John Calvin (1509 – 1564) on election:
just as He chose us in Him before the foundation of the world, that we would be holy and blameless before Him . . .
We learn also from these words, that election gives no occasion to licentiousness, or to the blasphemy of wicked men who say, "Let us live in any manner we please; for, if we have been elected, we cannotvperish." Paul tells them plainly, that they have no right to separatevholiness of life from the grace of election; for
"whom he did predestinate, them he also called, and whom he called, them he also justified." (Romans 8:30.)
The inference, too, which the Catharists, Celestines, and Donatistsvdrew from these words, that we may attain perfection in this life, is without foundation. This is the goal to which the whole course of ourvlife must be directed, and we shall not reach it till we have finished our course.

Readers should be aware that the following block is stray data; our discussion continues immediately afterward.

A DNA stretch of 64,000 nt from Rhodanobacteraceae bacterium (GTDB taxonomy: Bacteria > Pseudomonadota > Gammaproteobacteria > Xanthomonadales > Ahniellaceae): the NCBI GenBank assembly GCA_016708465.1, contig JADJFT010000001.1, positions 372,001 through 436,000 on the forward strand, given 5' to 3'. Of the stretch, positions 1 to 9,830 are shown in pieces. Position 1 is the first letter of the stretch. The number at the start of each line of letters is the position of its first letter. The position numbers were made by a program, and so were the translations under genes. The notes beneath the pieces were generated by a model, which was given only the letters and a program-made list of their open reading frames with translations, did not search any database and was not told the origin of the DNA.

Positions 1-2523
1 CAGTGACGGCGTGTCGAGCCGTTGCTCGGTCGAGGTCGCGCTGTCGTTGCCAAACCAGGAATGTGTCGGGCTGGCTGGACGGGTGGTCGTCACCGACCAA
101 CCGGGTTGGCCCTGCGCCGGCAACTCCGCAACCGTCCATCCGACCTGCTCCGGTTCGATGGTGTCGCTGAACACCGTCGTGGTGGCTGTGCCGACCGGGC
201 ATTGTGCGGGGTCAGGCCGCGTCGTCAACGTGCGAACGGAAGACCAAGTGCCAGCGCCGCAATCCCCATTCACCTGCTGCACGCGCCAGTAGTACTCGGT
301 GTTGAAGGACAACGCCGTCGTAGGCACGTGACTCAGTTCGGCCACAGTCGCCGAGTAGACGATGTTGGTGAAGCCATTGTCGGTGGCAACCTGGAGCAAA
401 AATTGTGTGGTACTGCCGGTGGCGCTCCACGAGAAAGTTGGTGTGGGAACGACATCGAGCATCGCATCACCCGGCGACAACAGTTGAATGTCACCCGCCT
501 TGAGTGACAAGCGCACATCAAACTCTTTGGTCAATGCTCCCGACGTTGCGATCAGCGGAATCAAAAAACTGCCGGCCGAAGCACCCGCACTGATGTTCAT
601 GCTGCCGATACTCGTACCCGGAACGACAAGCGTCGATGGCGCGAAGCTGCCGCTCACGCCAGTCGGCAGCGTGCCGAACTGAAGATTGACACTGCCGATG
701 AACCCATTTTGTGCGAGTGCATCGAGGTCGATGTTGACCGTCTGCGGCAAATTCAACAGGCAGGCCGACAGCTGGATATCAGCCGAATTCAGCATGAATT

Where are the men who dread and avoid the doctrine of predestination as an inextricable labyrinth, who believe it to be useless and almost dangerous? No doctrine is more useful, provided it be handled in the proper and cautious manner, of which Paul gives us an example, when he presents it as an illustration of the infinite goodness of God, and employs it as an excitement to gratitude. This is the true fountain from which we must draw our knowledge of the divine mercy. If men should evade every other argument, election shuts their mouth, so that they dare not and cannot claim anything for themselves. But let us remember the purpose for which Paul reasons about predestination, lest, by reasoning with any other view, we fall into dangerous errors.
Calvin's New Testament Commentaries, Volume 11: Galatians, Ephesians, Philippians, and Colossians